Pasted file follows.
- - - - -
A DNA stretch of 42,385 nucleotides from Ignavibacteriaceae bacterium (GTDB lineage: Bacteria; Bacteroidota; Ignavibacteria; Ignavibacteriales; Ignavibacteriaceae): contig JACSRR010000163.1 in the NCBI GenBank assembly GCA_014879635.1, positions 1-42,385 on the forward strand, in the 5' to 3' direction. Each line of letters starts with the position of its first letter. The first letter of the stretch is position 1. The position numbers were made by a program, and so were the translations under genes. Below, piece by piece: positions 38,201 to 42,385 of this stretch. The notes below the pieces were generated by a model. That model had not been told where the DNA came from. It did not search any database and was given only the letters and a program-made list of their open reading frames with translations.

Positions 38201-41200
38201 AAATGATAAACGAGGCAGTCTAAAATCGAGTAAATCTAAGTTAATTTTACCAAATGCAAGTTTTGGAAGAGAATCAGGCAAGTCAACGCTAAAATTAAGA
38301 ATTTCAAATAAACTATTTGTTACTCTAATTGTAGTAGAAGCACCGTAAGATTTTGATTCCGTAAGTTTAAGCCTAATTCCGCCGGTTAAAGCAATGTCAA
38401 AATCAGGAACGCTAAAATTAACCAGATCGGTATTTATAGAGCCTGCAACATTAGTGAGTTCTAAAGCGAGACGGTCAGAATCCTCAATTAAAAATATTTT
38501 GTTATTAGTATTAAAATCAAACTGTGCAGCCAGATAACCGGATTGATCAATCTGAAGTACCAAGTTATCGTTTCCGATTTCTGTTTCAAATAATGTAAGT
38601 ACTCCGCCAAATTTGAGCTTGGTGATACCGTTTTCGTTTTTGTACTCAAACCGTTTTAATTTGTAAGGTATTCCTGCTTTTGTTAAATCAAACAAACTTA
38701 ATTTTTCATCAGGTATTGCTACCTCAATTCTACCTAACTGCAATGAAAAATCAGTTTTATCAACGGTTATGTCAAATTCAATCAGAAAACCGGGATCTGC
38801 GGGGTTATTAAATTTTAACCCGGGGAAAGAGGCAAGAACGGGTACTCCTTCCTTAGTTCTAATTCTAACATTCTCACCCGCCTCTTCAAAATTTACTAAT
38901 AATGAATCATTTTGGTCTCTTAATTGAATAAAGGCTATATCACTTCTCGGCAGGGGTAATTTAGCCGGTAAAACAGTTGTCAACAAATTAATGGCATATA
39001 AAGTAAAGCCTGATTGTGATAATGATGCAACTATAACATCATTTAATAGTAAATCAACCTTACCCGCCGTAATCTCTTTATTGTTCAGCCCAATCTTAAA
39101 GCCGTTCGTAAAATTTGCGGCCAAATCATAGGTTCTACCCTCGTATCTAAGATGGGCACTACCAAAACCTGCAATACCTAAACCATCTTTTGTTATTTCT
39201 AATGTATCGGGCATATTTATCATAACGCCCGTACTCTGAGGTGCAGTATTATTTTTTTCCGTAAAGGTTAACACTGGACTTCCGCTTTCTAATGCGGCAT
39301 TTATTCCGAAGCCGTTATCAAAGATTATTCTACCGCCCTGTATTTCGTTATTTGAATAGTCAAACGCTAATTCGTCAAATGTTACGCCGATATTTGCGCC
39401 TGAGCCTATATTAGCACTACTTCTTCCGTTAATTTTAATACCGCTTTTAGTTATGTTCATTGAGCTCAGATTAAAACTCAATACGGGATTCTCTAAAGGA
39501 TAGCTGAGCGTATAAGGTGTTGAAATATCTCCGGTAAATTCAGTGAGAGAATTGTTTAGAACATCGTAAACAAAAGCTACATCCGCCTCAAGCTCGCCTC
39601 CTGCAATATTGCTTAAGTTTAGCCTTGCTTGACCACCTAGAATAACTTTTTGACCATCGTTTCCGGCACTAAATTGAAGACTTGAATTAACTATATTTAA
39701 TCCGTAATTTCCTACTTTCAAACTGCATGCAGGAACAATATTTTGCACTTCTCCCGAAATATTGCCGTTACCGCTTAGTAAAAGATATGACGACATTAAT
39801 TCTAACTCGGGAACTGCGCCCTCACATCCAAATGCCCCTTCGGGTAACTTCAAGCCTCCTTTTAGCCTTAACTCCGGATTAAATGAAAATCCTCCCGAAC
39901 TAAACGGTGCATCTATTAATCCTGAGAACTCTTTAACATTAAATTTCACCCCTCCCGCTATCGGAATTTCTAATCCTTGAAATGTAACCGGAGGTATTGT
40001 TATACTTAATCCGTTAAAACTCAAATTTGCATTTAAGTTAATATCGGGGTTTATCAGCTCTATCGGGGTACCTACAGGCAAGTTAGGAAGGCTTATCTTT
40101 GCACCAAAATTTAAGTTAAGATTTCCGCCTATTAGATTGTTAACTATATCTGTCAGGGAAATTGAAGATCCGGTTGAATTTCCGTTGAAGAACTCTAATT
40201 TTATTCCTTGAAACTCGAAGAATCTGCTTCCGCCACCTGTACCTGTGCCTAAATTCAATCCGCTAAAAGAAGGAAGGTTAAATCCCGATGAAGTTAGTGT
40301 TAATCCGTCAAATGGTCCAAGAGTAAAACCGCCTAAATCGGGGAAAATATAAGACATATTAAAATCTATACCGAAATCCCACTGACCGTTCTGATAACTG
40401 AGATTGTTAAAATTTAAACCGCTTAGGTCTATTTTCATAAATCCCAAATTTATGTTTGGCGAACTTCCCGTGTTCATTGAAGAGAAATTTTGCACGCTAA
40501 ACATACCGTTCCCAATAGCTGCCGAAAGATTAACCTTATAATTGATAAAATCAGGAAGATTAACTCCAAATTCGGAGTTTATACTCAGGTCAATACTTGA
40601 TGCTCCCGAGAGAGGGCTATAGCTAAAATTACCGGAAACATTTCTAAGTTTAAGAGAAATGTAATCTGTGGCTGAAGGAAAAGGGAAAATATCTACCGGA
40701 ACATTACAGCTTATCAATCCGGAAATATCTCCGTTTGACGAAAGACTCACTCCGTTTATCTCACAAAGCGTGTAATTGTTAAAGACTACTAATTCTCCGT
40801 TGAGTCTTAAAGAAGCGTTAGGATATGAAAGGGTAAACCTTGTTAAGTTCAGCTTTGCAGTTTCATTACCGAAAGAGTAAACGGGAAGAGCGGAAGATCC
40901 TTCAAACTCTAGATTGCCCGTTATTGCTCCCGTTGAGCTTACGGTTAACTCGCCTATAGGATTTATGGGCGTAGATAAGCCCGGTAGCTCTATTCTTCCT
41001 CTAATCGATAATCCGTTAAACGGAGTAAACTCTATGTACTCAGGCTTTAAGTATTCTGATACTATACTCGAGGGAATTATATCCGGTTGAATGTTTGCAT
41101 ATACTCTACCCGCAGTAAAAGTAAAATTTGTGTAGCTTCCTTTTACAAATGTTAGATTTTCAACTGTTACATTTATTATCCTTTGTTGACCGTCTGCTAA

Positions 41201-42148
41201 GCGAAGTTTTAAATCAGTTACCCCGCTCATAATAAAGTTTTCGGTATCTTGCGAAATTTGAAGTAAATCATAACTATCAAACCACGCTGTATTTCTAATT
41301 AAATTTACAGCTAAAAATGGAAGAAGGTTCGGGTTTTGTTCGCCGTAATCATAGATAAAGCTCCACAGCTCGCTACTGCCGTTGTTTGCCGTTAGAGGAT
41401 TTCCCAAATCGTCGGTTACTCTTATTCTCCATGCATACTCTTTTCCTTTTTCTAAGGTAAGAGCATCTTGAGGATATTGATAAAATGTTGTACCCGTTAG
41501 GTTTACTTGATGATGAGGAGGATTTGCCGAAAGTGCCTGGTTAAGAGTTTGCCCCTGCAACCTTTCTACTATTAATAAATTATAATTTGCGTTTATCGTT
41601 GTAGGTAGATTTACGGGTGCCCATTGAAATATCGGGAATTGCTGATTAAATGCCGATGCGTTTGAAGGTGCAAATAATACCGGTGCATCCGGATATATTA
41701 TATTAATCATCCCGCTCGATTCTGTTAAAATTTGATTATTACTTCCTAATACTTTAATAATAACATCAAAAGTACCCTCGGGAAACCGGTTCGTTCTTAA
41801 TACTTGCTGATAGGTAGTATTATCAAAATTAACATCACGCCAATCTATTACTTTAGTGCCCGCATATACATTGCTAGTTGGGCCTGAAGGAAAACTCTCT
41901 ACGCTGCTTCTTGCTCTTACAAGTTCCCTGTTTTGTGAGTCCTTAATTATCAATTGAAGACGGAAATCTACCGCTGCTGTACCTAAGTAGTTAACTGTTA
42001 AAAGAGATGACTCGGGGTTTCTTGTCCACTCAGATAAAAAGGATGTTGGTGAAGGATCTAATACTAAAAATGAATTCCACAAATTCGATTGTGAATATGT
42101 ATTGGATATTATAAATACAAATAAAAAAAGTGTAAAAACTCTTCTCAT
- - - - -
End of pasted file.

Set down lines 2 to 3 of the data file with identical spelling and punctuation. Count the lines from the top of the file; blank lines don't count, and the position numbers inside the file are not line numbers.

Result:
Positions 38201-41200
38201 AAATGATAAACGAGGCAGTCTAAAATCGAGTAAATCTAAGTTAATTTTACCAAATGCAAGTTTTGGAAGAGAATCAGGCAAGTCAACGCTAAAATTAAGA